Burma was colonised by the British, with the side effects mainly visible in, but not limited to, Yangon. Amongst the various architecture erected in the name, and style, of The Queen, the Goteik Viaduct is (IMO) the most impressive feat – spanning around 700 meters in length and with a height of over 100 meters, the bridge connects two mountains.
From Mandalay, it was a 12 hour journey via train to Hsipaw; costing 3,950 Myanmar Kyats (11 MYR) for upper class seats. However, do note that the upper class section does not include air-conditioning and that half the journey will be bumpy, despite the upper class seats – with vocal vendors striding by almost every hour. If you’re keen to experience crossing the Goteik Viaduct but limited on time, I recommend getting on at Pyin Oo Lwin instead, which cuts the travel time to Hsipaw to around four hours.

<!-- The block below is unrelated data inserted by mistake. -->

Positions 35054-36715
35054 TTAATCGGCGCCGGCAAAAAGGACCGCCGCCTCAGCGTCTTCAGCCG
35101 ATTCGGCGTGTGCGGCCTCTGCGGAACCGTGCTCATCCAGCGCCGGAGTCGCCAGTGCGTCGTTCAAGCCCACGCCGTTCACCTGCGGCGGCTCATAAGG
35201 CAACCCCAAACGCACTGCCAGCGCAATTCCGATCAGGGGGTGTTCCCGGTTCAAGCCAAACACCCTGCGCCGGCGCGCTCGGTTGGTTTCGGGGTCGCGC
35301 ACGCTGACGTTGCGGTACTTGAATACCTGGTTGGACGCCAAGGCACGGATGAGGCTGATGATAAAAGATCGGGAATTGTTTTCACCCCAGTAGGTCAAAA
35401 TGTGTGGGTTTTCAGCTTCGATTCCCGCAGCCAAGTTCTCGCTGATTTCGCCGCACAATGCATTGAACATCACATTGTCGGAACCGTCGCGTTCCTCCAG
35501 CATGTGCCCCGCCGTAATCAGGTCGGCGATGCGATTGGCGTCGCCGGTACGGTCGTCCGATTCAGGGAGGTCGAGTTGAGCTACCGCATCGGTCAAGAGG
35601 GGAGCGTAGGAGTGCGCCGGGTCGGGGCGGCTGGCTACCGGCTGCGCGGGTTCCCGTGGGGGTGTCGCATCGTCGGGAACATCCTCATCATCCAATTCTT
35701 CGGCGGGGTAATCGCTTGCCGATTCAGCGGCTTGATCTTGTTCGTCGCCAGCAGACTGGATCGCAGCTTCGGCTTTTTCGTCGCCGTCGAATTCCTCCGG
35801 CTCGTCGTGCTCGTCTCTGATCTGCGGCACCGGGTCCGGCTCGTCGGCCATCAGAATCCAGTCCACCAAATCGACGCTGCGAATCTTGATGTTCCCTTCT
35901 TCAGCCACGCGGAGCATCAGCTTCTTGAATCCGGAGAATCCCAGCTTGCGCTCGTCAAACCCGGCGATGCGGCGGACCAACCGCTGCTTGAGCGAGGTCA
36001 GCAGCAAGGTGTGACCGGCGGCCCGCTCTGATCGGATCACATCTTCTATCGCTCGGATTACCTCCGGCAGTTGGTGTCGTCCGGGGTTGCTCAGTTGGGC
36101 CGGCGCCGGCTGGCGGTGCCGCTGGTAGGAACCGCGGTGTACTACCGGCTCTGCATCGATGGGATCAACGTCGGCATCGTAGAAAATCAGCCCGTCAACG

I visited Hsipaw mainly to trek (and what a trek it was) but also managed to explore the quaint town a lil’. After visiting ‘Little Bagan’ and its surrounding area, I just walked around aimlessly, even stumbling upon a beautiful mosque, literally next to a Buddhist temple. I know many travelers are concerned about visiting Myanmar but trust when I say that in every city or town I visited, I witnessed harmony amongst the various religions – and saw Muslim proudly parading their beliefs, en route to the mosque.
“Myanmar wants peace rather than war, harmony rather than conflict. The government wants to put an end to the suffering to our people as quickly as possible. We don’t want Myanmar to be divided on the basis of religious beliefs or ethinicities or political ideology. We have the right to our diverse identities.” Aung San Suun Kyi
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